The truth about re-branding.

Sad fact. No one cares about your business name, or your logo, or your visual identity apart from you. This may sound harsh but this is the case for big brands too.

No one actually cares about the name Apple, or the visual language of McDonalds. People get Harley Davidson logo tattooed on them, but it’s not the logo they want, it’s the connection to the ideals that the brand represents to them.

In reality, NONE of those things are actually a brand. What a brand is, is how the market (and each individual) perceives the essence of that business (person, place or thing) to be. What these things are, are IDENTIFIERS.

How does an identifier work?

If you’re driving down the road and you see The Golden Arches, you understand instantly what this place is, you know who they are and what they offer. You may like McDonald’s or you may not. But you know what it is.

But what about rebranding?

Could McDonald’s change from red and yellow to something totally different and not impact their business? Yes, but they would need to spend a lot of time and energy in educating their market. And in fact McDonald’s use green for their European market.

Why rebrand?

When a big brand is considering a change, they only do so when they have a fantastic reason.

A good reason isn’t that the business owner is bored of their image. A good reason would be if a business was trying to move away from their current brand image, like moving to healthy food (Just like McDonald’s did with its European market). Another good reason would be if there was a drop in profits and a lack of trust around that brand. There are other good reasons to rebrand too, but none of them are personal.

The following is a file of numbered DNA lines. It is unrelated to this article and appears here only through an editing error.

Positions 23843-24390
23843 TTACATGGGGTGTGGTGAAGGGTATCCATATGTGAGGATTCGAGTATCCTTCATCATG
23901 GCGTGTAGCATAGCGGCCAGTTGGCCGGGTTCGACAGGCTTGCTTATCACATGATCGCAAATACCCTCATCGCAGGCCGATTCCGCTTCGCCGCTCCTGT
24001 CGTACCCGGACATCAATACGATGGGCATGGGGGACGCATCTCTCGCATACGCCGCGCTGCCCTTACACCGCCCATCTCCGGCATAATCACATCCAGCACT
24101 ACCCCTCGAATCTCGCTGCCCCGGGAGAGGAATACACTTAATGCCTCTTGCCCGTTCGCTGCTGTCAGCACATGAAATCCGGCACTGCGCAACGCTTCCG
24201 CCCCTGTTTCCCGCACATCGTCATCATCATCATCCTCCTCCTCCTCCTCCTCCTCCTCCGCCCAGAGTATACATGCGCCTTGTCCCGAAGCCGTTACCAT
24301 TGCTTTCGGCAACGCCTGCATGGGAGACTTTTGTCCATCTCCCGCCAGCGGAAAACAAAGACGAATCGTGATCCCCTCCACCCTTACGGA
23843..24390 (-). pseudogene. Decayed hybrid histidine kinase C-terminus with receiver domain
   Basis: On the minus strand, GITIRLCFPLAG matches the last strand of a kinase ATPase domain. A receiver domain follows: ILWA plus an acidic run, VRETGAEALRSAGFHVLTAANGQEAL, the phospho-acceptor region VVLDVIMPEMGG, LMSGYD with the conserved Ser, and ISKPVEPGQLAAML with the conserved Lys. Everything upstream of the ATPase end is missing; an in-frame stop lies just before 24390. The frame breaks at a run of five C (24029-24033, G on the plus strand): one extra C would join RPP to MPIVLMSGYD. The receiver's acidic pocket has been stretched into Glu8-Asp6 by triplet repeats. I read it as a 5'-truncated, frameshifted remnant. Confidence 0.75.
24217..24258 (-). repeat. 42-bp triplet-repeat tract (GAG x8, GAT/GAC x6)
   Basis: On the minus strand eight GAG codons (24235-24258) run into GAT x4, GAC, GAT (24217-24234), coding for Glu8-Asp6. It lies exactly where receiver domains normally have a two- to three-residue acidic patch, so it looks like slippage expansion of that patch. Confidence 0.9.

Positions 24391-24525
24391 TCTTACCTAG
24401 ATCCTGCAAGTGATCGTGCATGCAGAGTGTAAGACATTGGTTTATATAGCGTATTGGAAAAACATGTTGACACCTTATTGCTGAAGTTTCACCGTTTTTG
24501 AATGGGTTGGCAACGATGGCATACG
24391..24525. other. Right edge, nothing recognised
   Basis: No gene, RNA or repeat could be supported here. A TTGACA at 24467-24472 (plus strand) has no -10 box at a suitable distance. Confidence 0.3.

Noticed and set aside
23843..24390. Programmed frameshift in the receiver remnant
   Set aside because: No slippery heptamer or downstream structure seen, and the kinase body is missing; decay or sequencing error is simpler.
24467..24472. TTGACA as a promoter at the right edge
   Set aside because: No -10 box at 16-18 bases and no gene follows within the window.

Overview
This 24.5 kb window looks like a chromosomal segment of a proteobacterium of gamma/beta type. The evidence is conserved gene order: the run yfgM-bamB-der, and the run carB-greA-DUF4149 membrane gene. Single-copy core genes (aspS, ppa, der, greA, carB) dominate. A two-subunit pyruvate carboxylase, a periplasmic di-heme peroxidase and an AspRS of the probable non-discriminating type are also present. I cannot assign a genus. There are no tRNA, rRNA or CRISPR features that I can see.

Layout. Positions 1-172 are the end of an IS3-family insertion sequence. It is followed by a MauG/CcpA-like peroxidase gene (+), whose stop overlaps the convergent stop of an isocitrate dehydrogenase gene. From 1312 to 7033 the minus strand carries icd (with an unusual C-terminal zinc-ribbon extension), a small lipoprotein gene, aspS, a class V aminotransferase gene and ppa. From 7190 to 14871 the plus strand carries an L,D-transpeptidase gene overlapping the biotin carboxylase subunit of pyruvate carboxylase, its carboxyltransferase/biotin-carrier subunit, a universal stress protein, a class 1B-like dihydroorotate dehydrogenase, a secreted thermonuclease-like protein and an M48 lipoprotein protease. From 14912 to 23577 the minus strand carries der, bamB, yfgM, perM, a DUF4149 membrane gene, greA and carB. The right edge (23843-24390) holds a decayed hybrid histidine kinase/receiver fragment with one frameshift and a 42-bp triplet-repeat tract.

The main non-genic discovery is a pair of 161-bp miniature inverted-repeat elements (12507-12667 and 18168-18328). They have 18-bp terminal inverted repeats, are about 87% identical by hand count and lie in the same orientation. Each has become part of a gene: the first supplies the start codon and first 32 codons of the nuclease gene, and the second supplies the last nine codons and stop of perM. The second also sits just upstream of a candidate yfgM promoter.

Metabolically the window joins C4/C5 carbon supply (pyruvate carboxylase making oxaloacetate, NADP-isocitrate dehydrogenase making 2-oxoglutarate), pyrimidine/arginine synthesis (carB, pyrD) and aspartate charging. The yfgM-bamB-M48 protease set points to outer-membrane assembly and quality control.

Rebranding is hard, people mostly don’t like nor want change, they know what their favourite breakfast cereal looks like when they go shopping and don’t need to spend the energy to relearn this. Occasionally rebrands turn into nightmares – The Tropicana juice rebrand is the most famous disaster I know where the sales dropped so much they hard to roll back to the old brand.

It’s not all doom and gloom. A huge amount of rebrands are immensely successful, invigorating and elevating businesses. But this is when they are done with purpose, intent and forethought.

I know what you are thinking.

Yes, yes, yes, they are big brands, we are just a small business…

That may be true but the thought process and impacts are the same, just on a smaller scale. If this was not true, we would not try to emulate what big brands do in the first place. And yes, less people know your brand, but you rely on less business.

You may rebrand quietly and not notice any drip in business so it’s business as usual, but is this why you wanted to rebrand? Consider the ways that you measure your current brand awareness.

Ask yourself these questions:

1) Why do we need to rebrand? Are we doing this for ourselves only or do our customers and prospects not like our brand?

2) Does anyone in the world know of our business/brand, and may be a potential future customer (or influence a future sale) but not be so close to or business that they will get the memo when we rebrand?

3) What message are we sending to our audience in this rebrand? Is there a reason for this change that makes sense and builds a larger story?

If you are not confident in your answers, perhaps it’s not time to rebrand. If you are confident, then perhaps it’s time to start the rebranding process.

And when you launch the new brand, for the right reason, make sure you make it into a campaign, drip feed it, promote it, turn it into a celebration of something bigger. Not just change your stuff and hope for the best.